Why Having A Main Objective Isn’t Enough

Re: the delay w/this post – Hurricane Sandy, Nor’Easter, 21st wedding anniversary, full class load. That pretty well says it.

Actors are task oriented people, we like having goals. To pursue a goal we need to know what our characters want—main objective—and what motivates their desire to have it. Whether you call this an action, an intention or an objective – your character has to be striving to accomplish something.

There are four basic things that motivate human behavior: love, sex, survival, and attention. One of those things, or a combination of them, pretty much dictates whatever we do in life.

The same is true of the characters we play. What motivates Willie Loman in Death of a Salesman? What does he want? One thing he wants is attention, he wants to be liked; he even tells his sons that being “well liked” is the key to success. In A Lion in Winter, the Academy Award winning film written by James Goldman, Henry and Eleanor are pitted in a desperate battle, each willing to use their children as pawns to insure their own survival. Romeo and Juliet? This is a story filled with love, most notably the romantic love between the title characters. Body Heat? Ned is a testosterone raging male; Matty, a conniving female adulterer who manipulates Ned’s desire to get him to kill her husband.

Because both drama and comedy thrive on conflict and die with agreement the other character in the scene is, for the most part, going to say “no” to whatever your character wants in order to fulfill their own main objective. This is good. Their “no” forces you to be persistent in pursuing your main objective.

Let’s say your objective is to seduce your leading lady. Sex is your motivation. You start by flattering her. She rejects the compliment. You invite her to dinner. She refuses. You ask her to go for a walk. She can’t, her feet hurt. You ask her to go for a ride. Can’t, it’s late. Everything you do is motivated by your desire to have sex with her, to seduce her. And each time she says “no” you have to find a different way of trying to get what you want.

Most actors are smart enough to figure out their character’s main objective and pursue it with vigor. Really good actors, however, know the value of variety. They know the opposite of what their character wants also exists and should be played as well. If you only play your main objective you run the risk of becoming predictable. Once you become predictable you lose the element of surprise. If you lose the ability to surprise, your audience gets bored and we all know how painful that is.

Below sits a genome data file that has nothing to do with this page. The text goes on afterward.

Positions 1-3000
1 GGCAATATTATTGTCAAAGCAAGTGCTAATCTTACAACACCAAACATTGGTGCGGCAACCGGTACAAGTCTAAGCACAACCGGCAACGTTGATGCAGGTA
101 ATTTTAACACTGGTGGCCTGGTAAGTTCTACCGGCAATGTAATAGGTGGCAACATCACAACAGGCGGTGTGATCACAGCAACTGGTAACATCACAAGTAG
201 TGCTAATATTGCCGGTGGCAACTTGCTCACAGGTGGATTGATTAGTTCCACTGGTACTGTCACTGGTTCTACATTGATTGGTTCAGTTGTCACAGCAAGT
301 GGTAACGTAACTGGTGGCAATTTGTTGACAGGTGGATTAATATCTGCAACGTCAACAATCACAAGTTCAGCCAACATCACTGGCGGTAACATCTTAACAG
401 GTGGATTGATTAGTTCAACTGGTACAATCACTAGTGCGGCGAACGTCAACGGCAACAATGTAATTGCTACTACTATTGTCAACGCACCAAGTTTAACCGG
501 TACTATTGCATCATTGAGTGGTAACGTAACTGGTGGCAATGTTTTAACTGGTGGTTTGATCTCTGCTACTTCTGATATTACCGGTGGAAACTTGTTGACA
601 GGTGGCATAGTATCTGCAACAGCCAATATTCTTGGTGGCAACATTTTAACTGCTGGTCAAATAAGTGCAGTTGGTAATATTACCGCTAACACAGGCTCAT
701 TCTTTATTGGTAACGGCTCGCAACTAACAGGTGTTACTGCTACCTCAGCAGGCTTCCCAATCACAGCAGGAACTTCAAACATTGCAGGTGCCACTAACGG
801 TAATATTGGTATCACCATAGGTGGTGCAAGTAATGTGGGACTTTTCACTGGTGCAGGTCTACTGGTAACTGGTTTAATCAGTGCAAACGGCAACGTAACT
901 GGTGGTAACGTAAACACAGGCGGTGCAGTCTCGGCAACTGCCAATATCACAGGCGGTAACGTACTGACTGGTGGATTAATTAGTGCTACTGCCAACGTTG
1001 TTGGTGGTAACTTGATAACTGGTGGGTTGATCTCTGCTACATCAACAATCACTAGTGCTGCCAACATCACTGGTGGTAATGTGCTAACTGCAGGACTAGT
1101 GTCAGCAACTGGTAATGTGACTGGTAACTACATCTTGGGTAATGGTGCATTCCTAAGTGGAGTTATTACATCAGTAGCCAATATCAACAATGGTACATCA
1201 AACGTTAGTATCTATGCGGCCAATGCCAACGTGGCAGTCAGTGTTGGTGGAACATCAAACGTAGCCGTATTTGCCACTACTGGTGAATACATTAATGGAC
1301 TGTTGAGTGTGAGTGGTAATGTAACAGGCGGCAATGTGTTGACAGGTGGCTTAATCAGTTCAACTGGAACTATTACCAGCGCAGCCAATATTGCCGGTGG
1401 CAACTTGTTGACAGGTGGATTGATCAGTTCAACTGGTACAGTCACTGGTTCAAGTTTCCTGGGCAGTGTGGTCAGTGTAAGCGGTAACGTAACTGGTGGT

How do we make sure this doesn’t happen? Once you’ve figured out your main objective—read the scene again and find where the opposite of what you initially wanted is also true. The opposite objective is not going to influence the scene to the same degree as the main objective but it will have an impact. The opposite objective may only be true for a short period of time, perhaps only a line or two, but if you play it successfully your work will be immeasurably more engaging. You have created variety and variety adds dimension.

Let’s go back to the earlier example of you trying to bed your leading lady and her saying “no” to your attempts. Even though the scene goes on for several more pages you come to the line where you say, “I’ve got to work tomorrow.” You’re tired of hearing “no” and at this point you don’t care if you seduce her or not. You say the line and play your opposite objective—to disengage. When you play your opposite objective an interesting thing happens, the other character then plays her opposite objective. Because you are no longer pursuing your main objective (or her) she says, “Can’t we just sit on the porch and talk for a little while.” She has gone from saying “no” to saying “maybe” and although she may not want exactly the same thing you want she is now pursuing you—albeit for a short time. Your interest is piqued. You think you’re getting closer to what you want and you re-engage in pursuit of your main objective only to have her start saying “no” all over again. The conflict is renewed and the scene continues.

I invite you to try this. Find both your main objective and the opposite objective in the next scene you work on. It will make your work much more interesting—not just for the audience but for you as well.

Acting – creating an active thought process that ignites an emotion, that provokes a behavior.”  John Howard Swain

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One Response to Why Having A Main Objective Isn’t Enough

  1. Kate Whitney says:

    Great! I think “opposite objective” is brilliant!

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